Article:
See Hartland, Science of Fairy Tales, 209; Macdougall, Folk and Hero Tales, 73, 263; Le Braz2, i. p. xxx. Mortals sometimes penetrated to the presence of these heroes, who awoke. If the visitor had the courage to tell them that the hour had not yet come, they fell asleep again, and he escaped. In Brittany, rocky clefts are believed to be the entrance to the world of the dead, like the cave of Lough Dearg. Similar stories were probably told of these in pagan times, though they are now adapted to Christian beliefs in purgatory or hell.

Footnote 1185:(return)

Le Braz2, i. p. xl, ii. 4; Curtin, 10; MacPhail, Folk-Lore, vi. 170.

Footnote 1186:(return)

See p. 338, supra, and Logan, Scottish Gael, ii. 374; Folk-Lore, viii. 208, 253.

Footnote 1187:(return)

Le Braz2, i. 96, 127, 136f., and Intro, xlv.

Footnote 1188:(return)

Philostratus, Apoll. of Tyana, v. 4; Val. Max. ii. 6. 12.

Footnote 1189:(return)

Le Braz1, ii. 91; Curtin, Tales, 146. The punishment of suffering from ice and snow appears in the Apocalypse of Paul and in later Christian accounts of hell.

Footnote 1190:(return)

RC xxvi. 153.

Footnote 1191:(return)

Bk. iv. ch. 36.

Footnote 1192:(return)

Erdathe, according to D'Arbois, means (1) "the day in which the dead will resume his colour," from dath, "colour"; (2) "the agreeable day," from data, "agreeable" (D'Arbois, i. 185; cf. Les Druides, 135).




In Irish sagas, rebirth is asserted only of divinities or heroes, and, probably because this belief was obnoxious to Christian scribes, while some MSS. tell of it in the case of certain heroic personages, in others these same heroes are said to have been born naturally. There is no textual evidence that it was attributed to ordinary mortals, and it is possible that, if classical observers did not misunderstand the Celtic doctrine of the future life, their references to rebirth may be based on mythical tales regarding gods or heroes. We shall study these tales as they are found in Irish texts.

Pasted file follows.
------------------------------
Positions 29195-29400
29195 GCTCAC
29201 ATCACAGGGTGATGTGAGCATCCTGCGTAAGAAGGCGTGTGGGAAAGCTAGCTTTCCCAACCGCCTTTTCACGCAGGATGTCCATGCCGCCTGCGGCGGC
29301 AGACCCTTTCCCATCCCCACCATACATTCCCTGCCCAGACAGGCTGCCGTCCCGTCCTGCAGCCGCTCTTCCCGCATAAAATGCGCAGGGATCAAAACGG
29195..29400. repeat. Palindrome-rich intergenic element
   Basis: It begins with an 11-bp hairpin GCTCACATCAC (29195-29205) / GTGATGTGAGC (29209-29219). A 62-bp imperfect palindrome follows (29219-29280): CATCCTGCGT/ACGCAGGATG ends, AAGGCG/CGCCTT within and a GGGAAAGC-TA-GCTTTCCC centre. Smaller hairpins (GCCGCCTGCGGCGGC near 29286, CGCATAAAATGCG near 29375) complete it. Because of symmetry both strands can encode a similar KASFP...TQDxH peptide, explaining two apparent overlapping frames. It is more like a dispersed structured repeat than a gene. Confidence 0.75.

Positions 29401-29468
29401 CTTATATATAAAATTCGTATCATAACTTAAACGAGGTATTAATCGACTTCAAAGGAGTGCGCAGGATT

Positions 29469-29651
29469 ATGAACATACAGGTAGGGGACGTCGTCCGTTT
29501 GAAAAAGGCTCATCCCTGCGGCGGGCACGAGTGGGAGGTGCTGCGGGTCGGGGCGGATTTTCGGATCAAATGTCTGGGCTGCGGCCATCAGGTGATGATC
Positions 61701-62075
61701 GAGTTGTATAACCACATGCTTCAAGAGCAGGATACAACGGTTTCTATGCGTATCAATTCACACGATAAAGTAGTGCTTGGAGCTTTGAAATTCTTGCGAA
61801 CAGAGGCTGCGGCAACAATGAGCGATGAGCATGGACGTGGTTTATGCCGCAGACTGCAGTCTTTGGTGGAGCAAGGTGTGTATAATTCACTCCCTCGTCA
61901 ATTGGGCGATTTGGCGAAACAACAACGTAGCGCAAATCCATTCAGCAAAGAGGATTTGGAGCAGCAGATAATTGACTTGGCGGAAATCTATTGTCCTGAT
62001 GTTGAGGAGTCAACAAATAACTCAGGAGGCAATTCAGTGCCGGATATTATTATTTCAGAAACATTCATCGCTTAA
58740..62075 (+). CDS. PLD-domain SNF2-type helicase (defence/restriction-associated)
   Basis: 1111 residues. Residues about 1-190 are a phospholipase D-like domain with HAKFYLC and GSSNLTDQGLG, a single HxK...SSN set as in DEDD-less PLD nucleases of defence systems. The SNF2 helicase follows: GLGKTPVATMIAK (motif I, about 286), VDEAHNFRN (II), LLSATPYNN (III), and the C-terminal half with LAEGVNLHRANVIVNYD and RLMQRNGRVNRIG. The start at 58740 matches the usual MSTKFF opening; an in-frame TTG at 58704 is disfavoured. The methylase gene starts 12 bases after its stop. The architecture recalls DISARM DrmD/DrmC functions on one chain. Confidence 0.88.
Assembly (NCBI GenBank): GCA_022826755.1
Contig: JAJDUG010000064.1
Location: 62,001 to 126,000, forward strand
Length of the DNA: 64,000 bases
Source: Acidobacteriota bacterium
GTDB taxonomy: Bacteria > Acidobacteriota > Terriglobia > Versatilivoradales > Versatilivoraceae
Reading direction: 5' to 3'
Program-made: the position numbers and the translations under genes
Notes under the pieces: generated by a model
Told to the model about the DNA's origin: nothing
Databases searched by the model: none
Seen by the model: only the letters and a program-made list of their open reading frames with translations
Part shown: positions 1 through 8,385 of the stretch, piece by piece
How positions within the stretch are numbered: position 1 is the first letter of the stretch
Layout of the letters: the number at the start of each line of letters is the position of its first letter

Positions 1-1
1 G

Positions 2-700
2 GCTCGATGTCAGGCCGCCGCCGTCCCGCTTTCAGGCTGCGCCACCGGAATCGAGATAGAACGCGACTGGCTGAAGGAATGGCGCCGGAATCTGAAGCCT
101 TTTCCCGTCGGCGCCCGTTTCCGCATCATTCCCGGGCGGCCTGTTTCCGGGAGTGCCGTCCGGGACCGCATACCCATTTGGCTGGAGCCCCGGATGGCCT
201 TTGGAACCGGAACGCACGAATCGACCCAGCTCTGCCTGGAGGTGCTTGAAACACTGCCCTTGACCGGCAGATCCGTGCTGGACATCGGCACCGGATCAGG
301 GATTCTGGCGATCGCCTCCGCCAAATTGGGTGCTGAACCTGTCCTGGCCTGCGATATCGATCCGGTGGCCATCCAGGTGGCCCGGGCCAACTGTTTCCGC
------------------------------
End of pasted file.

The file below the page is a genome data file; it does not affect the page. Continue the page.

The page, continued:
In the mythological cycle, as has been seen, Etain, in insect form, fell into a cup of wine. She was swallowed by Etar, and in due time was reborn as a child, who was eventually married by Eochaid Airem, but recognized and carried off by her divine spouse Mider. Etain, however, had quite forgotten her former existence as a goddess.1193

In one version of Cúchulainn's birth story Dechtire and her women fly away as birds, but are discovered at last by her brother Conchobar in a strange house, where Dechtire gives birth to a child, of whom the god Lug is apparently the father. In another version the birds are not Dechtire and her women, for she accompanies Conchobar as his charioteer. They arrive at the house, the mistress of {349} which gives birth to a child, which Dechtire brings up. It dies, and on her return from the burial Dechtire swallows a small animal when drinking. Lug appears to her by night, and tells her that he was the child, and that now she was with child by him (i.e. he was the animal swallowed by her). When he was born he would be called Setanta, who was later named Cúchulainn. Cúchulainn, in this version, is thus a rebirth of Lug, as well as his father.1194

In the Tale of the Two Swineherds, Friuch and Rucht are herds of the gods Ochall and Bodb. They quarrel, and their fighting in various animal shapes is fully described. Finally they become two worms, which are swallowed by two cows; these then give birth to the Whitehorn and to the Black Bull of Cuailgne, the animals which were the cause of the Táin. The swineherds were probably themselves gods in the older versions of this tale.1195

Other stories relate the rebirth of heroes. Conchobar is variously said to be son of Nessa by her husband Cathbad, or by her lover Fachtna. But in the latter version an incident is found which points to a third account. Nessa brings Cathbad a draught from a river, but in it are two worms which he forces her to swallow. She gives birth to a son, in each of whose hands is a worm, and he is called Conchobar, after the name of the river into which he fell soon after his birth. The incident closes with the words, "It was from these worms that she became pregnant, say some."1196 Possibly the divinity of the river had taken the form of the worms and was reborn as Conchobar. We may compare the story of the birth of Conall Cernach. His mother was childless, until a {350} Druid sang spells over a well in which she bathed, and drank of its waters. With the draught she swallowed a worm, "and the worm was in the hand of the boy as he lay in his mother's womb; and he pierced the hand and consumed it."1197